I should add that the trade agreements legislation we are considering today is consistent with our domestic agricultural program. It does not prevent the use of export subsidies, provided such subsidies are not used to capture an undue share of world trade.

American agriculture is fully capable of continuing to move large supplies of farm products to foreign areas. In fact, it must do so if we are to prevent large and undesirable surplus accumulations. It is a fortunate coincidence that the abundant supplies from American farms can be one of the free world's great resources in support of political stability and economic development. (As you gentlemen well know, the Communists are making a determined effort to penetrate the less-developed free countries of the world with a strong economic offensive. Two-way trade is one of the weapons they are using. I have brought along today an analysis made by our people regarding this offensive. I recommend that you read it carefully. I think it shows clearly that we must strengthen our own trade ties with these countries.)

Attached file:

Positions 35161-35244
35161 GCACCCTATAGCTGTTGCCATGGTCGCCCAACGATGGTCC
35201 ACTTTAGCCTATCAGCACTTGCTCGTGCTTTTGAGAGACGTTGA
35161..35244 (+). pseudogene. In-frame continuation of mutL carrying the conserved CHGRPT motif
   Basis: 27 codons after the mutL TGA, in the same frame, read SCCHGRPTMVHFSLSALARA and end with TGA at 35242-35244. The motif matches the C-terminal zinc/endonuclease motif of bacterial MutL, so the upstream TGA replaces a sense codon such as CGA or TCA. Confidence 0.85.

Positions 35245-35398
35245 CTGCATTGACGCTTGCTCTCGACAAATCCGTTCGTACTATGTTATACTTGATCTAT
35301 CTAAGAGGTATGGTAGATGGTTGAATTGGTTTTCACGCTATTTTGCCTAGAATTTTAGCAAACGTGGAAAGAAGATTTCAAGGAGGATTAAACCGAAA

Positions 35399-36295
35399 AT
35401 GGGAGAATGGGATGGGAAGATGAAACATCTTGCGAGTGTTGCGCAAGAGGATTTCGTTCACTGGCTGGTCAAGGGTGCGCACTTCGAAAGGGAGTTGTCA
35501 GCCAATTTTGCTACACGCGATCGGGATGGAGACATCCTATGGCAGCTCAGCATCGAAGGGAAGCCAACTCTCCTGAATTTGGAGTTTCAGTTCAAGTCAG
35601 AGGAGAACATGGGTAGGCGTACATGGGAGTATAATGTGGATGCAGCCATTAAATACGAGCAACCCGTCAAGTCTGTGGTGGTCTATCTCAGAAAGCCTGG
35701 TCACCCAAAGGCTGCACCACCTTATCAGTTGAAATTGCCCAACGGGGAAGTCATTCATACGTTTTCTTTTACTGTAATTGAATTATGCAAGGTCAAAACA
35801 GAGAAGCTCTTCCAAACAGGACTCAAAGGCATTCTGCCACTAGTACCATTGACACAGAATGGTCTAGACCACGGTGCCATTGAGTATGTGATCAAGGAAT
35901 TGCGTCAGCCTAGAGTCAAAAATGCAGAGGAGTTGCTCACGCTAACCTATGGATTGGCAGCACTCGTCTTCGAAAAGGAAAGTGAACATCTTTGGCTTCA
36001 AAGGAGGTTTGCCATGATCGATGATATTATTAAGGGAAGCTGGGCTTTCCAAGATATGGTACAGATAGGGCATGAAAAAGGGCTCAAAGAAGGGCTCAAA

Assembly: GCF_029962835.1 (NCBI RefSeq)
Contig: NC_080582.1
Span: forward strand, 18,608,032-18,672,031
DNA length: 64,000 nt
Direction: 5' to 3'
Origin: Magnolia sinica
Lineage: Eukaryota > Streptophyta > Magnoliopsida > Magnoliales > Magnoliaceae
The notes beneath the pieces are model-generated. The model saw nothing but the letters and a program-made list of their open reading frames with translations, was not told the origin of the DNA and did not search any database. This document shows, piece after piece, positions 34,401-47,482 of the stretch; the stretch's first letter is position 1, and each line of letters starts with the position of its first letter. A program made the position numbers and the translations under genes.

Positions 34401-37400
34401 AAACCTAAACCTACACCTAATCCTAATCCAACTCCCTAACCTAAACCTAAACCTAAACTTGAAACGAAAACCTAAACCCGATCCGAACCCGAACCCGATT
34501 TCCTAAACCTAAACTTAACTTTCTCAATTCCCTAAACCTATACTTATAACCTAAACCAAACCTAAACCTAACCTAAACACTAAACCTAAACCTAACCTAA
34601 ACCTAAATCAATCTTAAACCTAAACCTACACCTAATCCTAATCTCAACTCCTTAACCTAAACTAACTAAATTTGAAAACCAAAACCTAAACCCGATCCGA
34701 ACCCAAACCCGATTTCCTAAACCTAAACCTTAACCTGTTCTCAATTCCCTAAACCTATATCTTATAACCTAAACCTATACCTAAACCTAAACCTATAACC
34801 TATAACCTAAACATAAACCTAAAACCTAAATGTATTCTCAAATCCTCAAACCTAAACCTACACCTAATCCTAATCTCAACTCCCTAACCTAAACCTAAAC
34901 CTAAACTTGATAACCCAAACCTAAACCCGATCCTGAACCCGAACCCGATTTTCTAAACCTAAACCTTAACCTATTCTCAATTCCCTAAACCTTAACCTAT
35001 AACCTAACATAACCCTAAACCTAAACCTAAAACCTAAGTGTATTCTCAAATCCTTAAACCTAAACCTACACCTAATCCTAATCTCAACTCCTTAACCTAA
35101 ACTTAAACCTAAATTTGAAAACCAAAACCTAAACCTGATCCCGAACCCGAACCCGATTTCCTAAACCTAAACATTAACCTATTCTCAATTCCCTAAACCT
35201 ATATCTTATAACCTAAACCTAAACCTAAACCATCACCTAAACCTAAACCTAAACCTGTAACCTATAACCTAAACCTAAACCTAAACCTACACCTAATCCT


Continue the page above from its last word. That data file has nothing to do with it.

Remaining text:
By using our farm supplies judiciously now, in pursuit of these objectives, we can build stronger commercial markets for the American farm products of tomorrow. This we hope to achieve with the help of the Trade Agreements Extension Act of 1958.

I have appreciated this opportunity of expressing my sincere thoughts about this important legislation.

Department Of The Interior,

Office Of The Secretary, Washington, D. C, June 2B, 1958. Hon. Harry F. Byrd,

Chairman, Committee on Finance,

United States Senate, Washington, D. C. Dear Senator Byrd: Your committee has requested a report on H. It. 12591, a bill to extend the authority of the President to enter into trade agreements under section 350 of the Tariff Act of 1930, as amended, and for other purposes. We recommend the enactment of this bill.

This legislation, which has been acted upon favorably by the House of Representatives, will enable our Government to continue to pursue a course that will promote our commerce with other countries of the free world. We are in general accord with the provisions of this measure which includes the extension, for an additional 5 \-ears, of the authority of the President to enter into foreign trade agreements under section 350 of the Tariff Act of 1930, as amended.